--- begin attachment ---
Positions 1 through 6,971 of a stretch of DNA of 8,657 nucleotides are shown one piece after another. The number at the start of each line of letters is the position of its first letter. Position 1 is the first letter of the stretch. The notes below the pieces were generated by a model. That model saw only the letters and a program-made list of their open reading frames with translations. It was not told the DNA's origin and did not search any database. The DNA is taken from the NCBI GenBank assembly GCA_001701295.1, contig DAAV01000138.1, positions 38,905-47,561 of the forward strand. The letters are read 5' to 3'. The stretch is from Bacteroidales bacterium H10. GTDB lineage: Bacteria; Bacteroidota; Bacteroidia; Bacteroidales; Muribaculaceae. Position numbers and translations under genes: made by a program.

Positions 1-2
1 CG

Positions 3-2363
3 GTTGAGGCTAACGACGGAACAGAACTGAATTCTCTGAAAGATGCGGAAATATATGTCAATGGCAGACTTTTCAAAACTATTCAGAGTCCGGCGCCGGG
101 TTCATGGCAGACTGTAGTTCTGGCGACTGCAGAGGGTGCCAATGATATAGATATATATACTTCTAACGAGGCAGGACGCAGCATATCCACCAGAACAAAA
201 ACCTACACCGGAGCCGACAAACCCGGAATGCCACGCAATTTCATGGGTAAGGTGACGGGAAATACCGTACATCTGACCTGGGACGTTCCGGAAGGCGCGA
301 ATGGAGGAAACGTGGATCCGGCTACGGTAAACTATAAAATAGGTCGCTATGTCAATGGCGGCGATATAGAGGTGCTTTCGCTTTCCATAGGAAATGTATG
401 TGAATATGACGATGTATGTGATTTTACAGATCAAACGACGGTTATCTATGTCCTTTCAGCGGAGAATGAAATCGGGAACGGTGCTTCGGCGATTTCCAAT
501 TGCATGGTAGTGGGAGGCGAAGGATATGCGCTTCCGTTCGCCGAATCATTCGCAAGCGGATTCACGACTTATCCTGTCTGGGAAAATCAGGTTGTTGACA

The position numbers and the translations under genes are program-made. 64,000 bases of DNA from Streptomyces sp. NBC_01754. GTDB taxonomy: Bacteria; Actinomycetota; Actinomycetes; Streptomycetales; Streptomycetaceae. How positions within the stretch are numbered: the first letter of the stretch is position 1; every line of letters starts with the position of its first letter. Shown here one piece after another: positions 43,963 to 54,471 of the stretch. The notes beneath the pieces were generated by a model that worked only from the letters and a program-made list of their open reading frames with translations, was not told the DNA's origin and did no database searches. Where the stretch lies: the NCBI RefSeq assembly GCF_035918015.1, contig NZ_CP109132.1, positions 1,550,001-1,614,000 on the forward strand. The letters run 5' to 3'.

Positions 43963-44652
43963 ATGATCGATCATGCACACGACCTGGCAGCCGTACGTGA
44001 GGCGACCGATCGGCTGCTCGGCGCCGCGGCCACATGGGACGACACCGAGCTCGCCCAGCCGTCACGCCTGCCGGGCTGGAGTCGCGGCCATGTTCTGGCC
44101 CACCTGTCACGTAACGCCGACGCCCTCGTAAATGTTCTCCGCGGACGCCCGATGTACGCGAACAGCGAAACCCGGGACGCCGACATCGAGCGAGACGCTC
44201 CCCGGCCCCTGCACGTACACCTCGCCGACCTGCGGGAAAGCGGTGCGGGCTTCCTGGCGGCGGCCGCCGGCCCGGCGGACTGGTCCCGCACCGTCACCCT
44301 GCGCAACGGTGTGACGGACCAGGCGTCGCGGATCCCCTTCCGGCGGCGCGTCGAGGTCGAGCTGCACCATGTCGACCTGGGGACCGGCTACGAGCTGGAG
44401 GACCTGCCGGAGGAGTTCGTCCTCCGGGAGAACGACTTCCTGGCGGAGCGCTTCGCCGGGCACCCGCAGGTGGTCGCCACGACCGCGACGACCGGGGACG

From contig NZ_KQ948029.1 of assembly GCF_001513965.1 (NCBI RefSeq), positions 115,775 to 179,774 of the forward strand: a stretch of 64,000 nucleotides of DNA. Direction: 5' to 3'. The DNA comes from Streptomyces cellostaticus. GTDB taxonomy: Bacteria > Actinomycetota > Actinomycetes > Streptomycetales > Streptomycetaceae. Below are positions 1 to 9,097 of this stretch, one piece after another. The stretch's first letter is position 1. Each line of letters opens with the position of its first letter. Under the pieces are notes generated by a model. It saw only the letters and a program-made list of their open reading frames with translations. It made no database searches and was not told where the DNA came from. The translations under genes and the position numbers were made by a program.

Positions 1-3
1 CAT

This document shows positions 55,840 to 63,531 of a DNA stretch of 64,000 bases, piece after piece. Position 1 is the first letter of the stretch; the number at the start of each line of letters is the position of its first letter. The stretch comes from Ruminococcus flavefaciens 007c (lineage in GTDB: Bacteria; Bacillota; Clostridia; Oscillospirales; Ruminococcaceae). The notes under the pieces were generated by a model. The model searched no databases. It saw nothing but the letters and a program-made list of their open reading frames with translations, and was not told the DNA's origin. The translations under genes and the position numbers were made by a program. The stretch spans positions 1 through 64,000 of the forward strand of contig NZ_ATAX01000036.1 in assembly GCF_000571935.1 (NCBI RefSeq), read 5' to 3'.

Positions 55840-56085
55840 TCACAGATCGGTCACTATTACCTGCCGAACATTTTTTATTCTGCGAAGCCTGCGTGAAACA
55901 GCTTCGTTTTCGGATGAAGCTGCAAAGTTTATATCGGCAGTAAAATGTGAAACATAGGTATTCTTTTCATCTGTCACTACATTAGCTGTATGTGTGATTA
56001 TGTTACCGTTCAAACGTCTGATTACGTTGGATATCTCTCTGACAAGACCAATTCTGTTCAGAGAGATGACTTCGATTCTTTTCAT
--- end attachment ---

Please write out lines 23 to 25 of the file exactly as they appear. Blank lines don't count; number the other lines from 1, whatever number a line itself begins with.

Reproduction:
Positions 55840-56085
55840 TCACAGATCGGTCACTATTACCTGCCGAACATTTTTTATTCTGCGAAGCCTGCGTGAAACA
55901 GCTTCGTTTTCGGATGAAGCTGCAAAGTTTATATCGGCAGTAAAATGTGAAACATAGGTATTCTTTTCATCTGTCACTACATTAGCTGTATGTGTGATTA